Music Maker JLZ 26
A recent NewMusicBox column was titled “Changing Tastes” ( Feb. 22, 2011). In it David Smooke discusses, with some wonder, the fact that his musical tastes have changed over ten years.
I certainly agree with one of his observations : “The works that really get my brain buzzing [now] don’t always work in one hearing…. Their elusive logic excites me.” What’s most meaningful here is an underlying acceptance that we’ll want to hear the piece more than once.
This chimes with what Leo Kraft has said many times — that what we get from a first hearing basically is that something in the music calls us back to want to hear it again. The music might delight, irritate, mystify or confuse in a way we find intriguing, but overall it has to have an impact, inviting us back to hear it again. What music shouldn’t ever do is be so boring, so transparent — or signal so constantly about what we’re about to hear that we know too well what will come next — that it leaves us afterward saying “So what?” That’s death for art.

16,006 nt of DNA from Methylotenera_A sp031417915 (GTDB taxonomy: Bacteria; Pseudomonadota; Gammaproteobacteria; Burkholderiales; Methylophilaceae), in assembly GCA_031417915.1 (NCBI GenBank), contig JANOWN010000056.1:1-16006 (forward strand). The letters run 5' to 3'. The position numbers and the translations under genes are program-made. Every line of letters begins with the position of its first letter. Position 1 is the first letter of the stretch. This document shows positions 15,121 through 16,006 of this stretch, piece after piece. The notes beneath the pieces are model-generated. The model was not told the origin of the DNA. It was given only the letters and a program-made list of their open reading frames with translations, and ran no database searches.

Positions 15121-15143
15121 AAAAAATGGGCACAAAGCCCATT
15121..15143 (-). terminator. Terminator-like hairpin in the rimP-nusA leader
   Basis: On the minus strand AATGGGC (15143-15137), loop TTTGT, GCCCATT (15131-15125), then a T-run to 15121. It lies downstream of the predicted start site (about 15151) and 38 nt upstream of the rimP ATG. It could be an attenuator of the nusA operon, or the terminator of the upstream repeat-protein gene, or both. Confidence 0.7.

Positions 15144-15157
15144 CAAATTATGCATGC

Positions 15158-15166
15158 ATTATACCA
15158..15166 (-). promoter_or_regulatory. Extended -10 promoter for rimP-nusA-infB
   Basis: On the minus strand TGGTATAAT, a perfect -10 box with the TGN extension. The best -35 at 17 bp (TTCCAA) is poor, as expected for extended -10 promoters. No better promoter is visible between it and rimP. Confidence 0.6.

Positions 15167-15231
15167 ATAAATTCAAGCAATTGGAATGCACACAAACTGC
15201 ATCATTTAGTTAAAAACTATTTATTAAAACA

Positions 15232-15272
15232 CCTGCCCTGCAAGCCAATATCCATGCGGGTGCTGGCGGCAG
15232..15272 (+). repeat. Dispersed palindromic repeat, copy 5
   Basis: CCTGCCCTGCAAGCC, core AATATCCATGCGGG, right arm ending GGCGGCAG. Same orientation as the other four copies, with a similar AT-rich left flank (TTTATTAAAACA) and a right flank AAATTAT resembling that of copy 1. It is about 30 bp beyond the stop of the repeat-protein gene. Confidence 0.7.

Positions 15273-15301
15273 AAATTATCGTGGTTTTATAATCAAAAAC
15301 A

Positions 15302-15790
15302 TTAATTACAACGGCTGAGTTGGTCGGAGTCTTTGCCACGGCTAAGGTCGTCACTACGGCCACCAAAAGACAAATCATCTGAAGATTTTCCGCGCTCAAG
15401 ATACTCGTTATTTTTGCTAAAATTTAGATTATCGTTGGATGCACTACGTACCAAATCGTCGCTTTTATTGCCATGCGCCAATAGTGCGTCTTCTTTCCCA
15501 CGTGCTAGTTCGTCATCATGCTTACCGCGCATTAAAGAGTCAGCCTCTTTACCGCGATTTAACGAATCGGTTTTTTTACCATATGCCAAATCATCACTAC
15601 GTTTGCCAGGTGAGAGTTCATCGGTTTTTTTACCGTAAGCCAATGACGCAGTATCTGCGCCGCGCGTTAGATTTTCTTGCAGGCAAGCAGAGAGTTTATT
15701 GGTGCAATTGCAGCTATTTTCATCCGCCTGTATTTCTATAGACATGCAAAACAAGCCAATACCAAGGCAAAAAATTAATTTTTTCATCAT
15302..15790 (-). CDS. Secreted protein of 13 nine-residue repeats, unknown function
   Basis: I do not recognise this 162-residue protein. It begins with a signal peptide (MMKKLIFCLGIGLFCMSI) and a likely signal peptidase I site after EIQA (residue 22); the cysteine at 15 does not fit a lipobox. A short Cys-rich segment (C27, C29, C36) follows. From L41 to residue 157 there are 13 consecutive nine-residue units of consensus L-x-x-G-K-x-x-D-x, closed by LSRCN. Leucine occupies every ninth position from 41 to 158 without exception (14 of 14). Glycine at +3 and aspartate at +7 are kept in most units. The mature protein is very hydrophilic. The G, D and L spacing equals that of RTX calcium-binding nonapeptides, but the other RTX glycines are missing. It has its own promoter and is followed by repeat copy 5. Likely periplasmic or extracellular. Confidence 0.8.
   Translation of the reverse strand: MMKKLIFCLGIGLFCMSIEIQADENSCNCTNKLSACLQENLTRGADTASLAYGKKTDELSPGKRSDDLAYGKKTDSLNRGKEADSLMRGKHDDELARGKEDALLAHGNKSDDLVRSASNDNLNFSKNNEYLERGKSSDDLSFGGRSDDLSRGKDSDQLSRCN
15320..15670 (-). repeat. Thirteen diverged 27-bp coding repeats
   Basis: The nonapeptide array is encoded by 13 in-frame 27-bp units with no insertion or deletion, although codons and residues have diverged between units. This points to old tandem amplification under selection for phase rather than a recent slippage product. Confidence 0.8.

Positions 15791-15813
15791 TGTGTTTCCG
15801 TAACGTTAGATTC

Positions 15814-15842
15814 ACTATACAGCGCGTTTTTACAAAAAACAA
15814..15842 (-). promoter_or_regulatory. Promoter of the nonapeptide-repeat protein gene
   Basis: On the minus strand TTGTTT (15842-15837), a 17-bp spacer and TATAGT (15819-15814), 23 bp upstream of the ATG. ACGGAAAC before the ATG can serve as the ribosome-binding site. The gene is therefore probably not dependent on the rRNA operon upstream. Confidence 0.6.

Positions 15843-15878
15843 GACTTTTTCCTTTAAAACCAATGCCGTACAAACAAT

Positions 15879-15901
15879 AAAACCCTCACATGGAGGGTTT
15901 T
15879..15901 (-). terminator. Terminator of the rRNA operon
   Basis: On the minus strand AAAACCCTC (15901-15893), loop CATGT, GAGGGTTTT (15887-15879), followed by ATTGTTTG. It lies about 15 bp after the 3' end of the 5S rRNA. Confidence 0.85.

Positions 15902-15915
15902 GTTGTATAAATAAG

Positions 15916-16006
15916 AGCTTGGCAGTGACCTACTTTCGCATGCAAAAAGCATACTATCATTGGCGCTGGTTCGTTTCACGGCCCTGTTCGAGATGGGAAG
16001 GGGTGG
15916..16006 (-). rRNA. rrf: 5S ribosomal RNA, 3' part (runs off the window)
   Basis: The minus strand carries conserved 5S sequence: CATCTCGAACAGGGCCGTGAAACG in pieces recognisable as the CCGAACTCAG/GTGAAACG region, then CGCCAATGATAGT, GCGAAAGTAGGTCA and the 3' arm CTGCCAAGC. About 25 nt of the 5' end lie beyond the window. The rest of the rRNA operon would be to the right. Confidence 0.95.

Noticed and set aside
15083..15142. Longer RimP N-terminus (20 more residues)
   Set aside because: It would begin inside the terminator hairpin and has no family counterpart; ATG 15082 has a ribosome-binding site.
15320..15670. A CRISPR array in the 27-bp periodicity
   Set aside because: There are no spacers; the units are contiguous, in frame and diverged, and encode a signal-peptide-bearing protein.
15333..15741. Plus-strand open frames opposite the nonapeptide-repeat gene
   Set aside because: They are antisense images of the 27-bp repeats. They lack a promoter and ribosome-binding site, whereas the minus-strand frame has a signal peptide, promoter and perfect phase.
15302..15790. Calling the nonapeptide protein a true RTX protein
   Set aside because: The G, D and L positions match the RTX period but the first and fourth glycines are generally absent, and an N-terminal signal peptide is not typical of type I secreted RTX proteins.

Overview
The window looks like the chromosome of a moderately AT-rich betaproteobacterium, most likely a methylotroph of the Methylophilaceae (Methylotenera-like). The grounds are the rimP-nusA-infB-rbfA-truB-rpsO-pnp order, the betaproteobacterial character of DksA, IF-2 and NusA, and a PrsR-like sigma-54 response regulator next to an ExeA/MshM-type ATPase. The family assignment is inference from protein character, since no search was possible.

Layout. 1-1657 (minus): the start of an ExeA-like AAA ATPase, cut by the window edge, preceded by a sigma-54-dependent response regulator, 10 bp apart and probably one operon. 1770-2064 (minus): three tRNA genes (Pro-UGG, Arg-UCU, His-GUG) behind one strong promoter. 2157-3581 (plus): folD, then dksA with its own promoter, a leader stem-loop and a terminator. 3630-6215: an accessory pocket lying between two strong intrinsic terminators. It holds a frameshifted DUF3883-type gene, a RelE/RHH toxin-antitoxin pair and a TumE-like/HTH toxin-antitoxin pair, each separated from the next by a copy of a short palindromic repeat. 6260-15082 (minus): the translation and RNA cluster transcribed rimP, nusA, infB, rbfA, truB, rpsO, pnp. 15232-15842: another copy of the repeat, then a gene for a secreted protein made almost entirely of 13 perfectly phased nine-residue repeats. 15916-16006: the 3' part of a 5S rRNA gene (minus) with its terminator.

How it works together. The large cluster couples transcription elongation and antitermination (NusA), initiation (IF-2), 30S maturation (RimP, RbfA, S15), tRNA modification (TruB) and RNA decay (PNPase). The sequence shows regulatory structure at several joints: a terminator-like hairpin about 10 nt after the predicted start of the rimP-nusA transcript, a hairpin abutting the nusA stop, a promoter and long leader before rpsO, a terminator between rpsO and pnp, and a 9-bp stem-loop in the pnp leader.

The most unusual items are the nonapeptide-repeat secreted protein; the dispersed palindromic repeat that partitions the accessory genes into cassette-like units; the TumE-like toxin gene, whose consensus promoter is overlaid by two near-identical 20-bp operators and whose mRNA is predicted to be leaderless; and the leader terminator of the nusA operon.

We have no control over the life circumstances of the people listening to our music. We can’t prescribe how folks take in — process, comprehend – what we put forth. All we can do is remain true to the internal prompts that keep our music vital: that it be fresh in concept and intriguing in its clothing out, that it warrant its length ( short or long), and that it offer something to savor through repeat hearings (and in multiple performances).
[ Recently I heard from a performer who was readying a Naxos disc of my music for next year, that the reason he chose one of these pieces was because it mystified yet interested him when he heard someone else play it – he just had to put it through the rehearsal-performance crucible himself in order to find out what makes it tick. ]
Yes, our age demands lots of product. And some of it is intended to have a shelf-life as brief as a quart of milk’s. But if the intention behind what we do is to make something more durable, then we’ve got to do precisely that – honestly.
From Richard Nilsen’s Feb. 27th AZ Republic review of an Arizona MusicFest concert ( Arutunian trumpet concerto, M. Bates “Desert Transport”, Rachmaninoff Symphony #2). His says of one work: “Completely competent, even magnificent in its craftsmanship, but we’ve heard this music before in other contexts. Is that enough to make it musically satisfying?”
But of the Rach: “It was music to break your heart…. When it’s over you come away knowing you’ve been through an experience… of deep, profound emotion. Competence cannot do that.”